This opinion will be unpublished and
may not be cited except as provided by
Minn. Stat. § 480A.08, subd. 3 (2006).
STATE OF MINNESOTA
IN COURT OF APPEALS
Wells Fargo Equipment Finance, Inc.
Douglas A. Meyer,
Filed June 19, 2007
Hennepin County District Court
File No. 27-CV-04-015856
Steven P. Aggergaard, U.S. District Court, 316 N. Robert Street, Suite 730, St. Paul, MN 55101; and
Michelle K. Dove, Dorsey & Whitney, L.L.P., 50 South 6th Street, Suite 1500, Minneapolis, MN 55402 (for respondent)
Douglas A. Meyer, 15465 114th Street, Norwood, MN 55397 (pro se appellant)
Considered and decided by Randall, Presiding Judge, Klaphake, Judge, and Willis, Judge.
Appellant Douglas A. Meyer challenges the district court’s grant of summary judgment in this action for collection of money due under a security agreement and replevin, arguing that the court lacked personal jurisdiction over him and that the district court erred by granting summary judgment and dismissing his counterclaim for false imprisonment. Because appellant has failed to (1) rebut by clear and convincing evidence the affidavit of personal service on him that is the basis for personal jurisdiction; (2) raise a genuine issue of material fact in opposition to summary judgment; and (3) present a prima facie case of false imprisonment, we affirm.
D E C I S I O N
Whether a court has personal jurisdiction over a party is a question of law reviewed de novo by this court. Ryan Contracting, Inc. v. JAG Investments, Inc., 634 N.W.2d 176, 181 (Minn. 2001). A civil action against an individual is commenced by personal service or by leaving a copy of the summons with a person of suitable age at the individual’s usual place of abode. Minn. R. Civ. P. 3.01(a), 4.03(a). Service of process must be made in accordance with the rule; if not, service is ineffective and the court has no jurisdiction over the individual. Smith v. Flotterud, 716 N.W.2d 378, 381 (Minn. App. 2006), review denied (Minn. Sept. 27, 2006). The purpose of the requirement is to ensure that interested parties know that an action is pending. Id. at 382.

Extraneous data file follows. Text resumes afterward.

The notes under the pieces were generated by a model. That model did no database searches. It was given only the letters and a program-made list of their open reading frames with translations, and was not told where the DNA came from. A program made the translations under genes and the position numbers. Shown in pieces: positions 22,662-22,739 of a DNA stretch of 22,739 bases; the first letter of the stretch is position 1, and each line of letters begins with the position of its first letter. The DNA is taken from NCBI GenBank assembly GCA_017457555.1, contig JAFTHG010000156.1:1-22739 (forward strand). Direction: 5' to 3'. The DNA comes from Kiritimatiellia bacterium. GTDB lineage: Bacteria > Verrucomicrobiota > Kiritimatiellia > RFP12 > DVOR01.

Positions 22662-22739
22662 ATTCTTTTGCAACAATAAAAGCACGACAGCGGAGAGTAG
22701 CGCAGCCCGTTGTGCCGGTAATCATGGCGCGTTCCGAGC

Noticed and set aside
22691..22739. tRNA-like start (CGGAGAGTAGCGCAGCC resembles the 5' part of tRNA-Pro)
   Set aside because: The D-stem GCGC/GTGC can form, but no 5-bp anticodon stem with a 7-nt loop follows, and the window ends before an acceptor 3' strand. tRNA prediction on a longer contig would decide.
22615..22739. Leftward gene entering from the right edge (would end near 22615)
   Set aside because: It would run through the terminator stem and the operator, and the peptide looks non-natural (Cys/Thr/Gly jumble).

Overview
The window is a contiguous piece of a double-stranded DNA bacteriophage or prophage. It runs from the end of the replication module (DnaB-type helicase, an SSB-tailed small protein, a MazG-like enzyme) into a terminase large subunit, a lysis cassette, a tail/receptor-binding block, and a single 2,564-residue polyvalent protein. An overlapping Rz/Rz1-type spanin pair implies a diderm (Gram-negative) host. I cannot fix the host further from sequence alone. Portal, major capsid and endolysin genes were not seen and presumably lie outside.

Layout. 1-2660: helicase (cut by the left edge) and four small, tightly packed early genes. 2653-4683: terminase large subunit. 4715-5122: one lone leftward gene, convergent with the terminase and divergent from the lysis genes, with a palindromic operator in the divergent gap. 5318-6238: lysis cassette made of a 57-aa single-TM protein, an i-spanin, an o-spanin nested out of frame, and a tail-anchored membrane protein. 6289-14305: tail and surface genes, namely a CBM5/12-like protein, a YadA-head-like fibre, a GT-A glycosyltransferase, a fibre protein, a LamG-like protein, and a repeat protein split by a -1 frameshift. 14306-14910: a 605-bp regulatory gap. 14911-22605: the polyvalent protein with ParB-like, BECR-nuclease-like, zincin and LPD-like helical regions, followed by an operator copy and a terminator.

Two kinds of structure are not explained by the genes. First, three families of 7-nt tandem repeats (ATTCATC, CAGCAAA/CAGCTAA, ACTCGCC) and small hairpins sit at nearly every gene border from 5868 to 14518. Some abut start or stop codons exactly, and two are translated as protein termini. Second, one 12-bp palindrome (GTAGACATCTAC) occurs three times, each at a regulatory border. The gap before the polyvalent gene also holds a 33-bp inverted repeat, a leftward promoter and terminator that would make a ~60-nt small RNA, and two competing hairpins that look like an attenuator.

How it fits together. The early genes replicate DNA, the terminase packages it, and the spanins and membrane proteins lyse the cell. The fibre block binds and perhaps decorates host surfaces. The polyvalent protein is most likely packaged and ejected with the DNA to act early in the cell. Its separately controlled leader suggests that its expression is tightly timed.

Respondent submitted an affidavit that appellant had been personally served with the summons. Generally, such an affidavit is “strong evidence of proper service,” unless rebutted by “production of clear and convincing evidence” to the contrary. Peterson v. Eishen, 495 N.W.2d 223, 226 (Minn. App. 1993), aff’d, 512 N.W.2d 338 (Minn. 1994). Appellant argues that the address listed on the affidavit of personal service, while similar to a former residence, is incorrect because it refers to the wrong suburban city. But the affidavit here states that appellant was personally served; the place of service is critical only when substitute service is made on a person of suitable age and discretion at the individual’s usual place of abode.
Appellant has not offered clear and convincing evidence sufficient to rebut the affidavit of personal service, other than a mere averment that he was not served. We therefore conclude that the district court did have personal jurisdiction over appellant.